While experts have known for years that many men lose their Y chromosomes in some blood cells as they age, they were unsure whether it was just an innocuous sign of aging, like graying hair. But a new study published Thursday in Science found that mosaic loss of the Y chromosome in blood cells triggered scar tissue build up in the heart of male mice, resulting in heart failure and a shorter life span, Gina Kolata reports for the New York Times.
Study details and key findings
For the study, researchers analyzed a group of male mice that were genetically engineered to lose their Y chromosomes.
According to Kenneth Walsh, director of the Hematovascular Biology Center at the University of Virginia School of Medicine, the mice initially seemed fine after the Y chromosome left their blood cells. However, Walsh noted that "they aged poorly."
Ultimately, the mice developed scar tissue in their hearts, kidneys, and lungs. They also experienced non-ischemic heart failure—a poorly understood condition that is not the result of a heart attack. Their life spans shortened, and they suffered a marked decline in their mental abilities.
Since the research demonstrated a causal relationship between Y chromosome loss and harmful effects of aging in mice, it suggests that loss of the Y chromosome could have a similar effect in humans.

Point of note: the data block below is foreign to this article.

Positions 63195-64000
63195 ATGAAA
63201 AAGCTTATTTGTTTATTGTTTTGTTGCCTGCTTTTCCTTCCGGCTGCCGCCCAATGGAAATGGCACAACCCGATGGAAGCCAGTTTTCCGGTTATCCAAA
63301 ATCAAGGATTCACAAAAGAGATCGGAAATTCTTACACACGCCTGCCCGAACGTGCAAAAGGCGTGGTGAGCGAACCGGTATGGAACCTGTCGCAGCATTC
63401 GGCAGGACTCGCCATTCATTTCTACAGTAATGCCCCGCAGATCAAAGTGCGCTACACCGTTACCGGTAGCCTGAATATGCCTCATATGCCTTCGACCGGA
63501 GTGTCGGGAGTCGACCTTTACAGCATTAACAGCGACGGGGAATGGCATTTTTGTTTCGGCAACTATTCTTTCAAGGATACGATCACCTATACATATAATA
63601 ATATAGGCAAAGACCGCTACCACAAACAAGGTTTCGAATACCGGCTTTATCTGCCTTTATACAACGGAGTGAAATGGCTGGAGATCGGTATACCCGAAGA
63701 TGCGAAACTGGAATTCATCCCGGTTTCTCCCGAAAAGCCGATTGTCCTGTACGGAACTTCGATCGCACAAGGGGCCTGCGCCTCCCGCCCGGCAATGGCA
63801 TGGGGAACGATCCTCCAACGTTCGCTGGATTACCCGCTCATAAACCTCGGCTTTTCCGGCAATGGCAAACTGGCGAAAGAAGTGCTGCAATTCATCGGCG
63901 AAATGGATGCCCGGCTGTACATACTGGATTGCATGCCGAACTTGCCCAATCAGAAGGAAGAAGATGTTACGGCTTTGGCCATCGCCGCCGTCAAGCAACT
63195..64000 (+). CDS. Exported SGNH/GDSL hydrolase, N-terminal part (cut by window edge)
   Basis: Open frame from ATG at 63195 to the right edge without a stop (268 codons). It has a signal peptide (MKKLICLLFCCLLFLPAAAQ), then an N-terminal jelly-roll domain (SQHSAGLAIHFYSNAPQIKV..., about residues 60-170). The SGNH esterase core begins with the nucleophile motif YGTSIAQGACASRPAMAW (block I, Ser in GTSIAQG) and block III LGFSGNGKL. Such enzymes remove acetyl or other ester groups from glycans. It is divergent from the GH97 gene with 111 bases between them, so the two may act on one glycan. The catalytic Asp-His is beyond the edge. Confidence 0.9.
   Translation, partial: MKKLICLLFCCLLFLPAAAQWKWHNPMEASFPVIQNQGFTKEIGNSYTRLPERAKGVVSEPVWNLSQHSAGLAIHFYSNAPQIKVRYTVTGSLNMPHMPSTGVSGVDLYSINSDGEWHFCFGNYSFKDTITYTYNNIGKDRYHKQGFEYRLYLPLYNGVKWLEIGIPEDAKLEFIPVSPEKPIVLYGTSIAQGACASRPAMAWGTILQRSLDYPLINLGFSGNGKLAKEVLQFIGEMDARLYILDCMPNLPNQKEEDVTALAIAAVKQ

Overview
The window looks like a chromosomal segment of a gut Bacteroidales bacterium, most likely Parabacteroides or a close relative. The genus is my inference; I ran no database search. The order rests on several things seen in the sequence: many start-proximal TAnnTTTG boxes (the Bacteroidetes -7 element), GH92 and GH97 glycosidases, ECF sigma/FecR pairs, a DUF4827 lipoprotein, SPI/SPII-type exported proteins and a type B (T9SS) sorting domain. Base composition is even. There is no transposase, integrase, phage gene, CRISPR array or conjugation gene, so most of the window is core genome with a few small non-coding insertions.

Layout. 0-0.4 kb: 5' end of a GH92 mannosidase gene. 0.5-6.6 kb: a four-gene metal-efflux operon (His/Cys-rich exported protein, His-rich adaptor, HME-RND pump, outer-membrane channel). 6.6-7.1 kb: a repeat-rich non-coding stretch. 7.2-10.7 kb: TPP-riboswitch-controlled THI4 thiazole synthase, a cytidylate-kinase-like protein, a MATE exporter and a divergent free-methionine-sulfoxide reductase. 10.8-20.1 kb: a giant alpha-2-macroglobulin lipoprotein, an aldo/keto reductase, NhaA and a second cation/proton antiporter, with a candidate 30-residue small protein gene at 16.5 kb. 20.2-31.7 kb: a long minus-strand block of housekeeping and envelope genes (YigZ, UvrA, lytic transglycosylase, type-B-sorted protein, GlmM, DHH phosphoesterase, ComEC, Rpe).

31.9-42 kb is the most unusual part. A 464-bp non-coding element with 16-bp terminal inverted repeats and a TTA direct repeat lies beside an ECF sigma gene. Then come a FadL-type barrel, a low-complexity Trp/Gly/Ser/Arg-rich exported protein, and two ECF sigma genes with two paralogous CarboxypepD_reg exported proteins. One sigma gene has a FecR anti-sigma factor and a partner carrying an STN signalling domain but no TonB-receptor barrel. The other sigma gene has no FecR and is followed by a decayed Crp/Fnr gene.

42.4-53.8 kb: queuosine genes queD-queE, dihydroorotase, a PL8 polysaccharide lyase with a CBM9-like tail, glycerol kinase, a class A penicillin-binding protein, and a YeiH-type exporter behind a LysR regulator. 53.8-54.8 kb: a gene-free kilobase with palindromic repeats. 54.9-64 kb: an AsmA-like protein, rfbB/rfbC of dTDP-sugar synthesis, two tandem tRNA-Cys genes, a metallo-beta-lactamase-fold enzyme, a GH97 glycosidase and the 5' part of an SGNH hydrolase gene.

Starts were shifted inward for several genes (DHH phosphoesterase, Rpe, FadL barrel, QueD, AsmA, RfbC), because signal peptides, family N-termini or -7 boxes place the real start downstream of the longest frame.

Walsh, along with Lars Forsberg, a researcher at Uppsala University, analyzed data from 223,173 men from the UK Biobank.
In their analysis, they determined that men who experienced mosaic loss of Y had a 41% higher risk of dying from any cause during a seven-year follow-up period and a 31% higher risk of dying from a cardiovascular disease. Notably, risk increased as the number of cells that lost the Y chromosome increased.
So-called mosaic loss of Y occurs, occurring to the New York Times, when the Y chromosome is "kicked out of some cells and then disintegrates" during cell division. Research has found that, among human males, more than 40% experience some loss of Y chromosomes in their blood cells by age 70—and by age 93, that share increases to more than 57%.
And researchers have increasingly found that chronic disease risk is associated with loss of the Y chromosome. According to the study's authors, the phenomenon could even help explain why women typically have longer lifespans than men.
"The authors really nailed it here," said Ross Levine, deputy physician in chief for translational research at Memorial Sloan Kettering Cancer Center. "It's super important work."
Researchers do not know of ways that men can protect themselves from losing their Y chromosomes, nor how they can mitigate the consequences.
Notably, Walsh's research group found they could help protect the animals' hearts by blocking TGF-beta—a vital molecule involved in scar-tissue production.
Stephen Chanock, director of the division of cancer epidemiology and genetics at the National Cancer Institute, said the mouse study was "really cool." However, he noted that there is currently no evidence that drugs that block TGF-beta would be effective in men who lost their Y chromosome.
For now, Chanock argued that there is little point in testing men for loss of Y, adding, "the over-interpretation of these data for monetary purposes worries me deeply." (Kolata, New York Times, 7/15)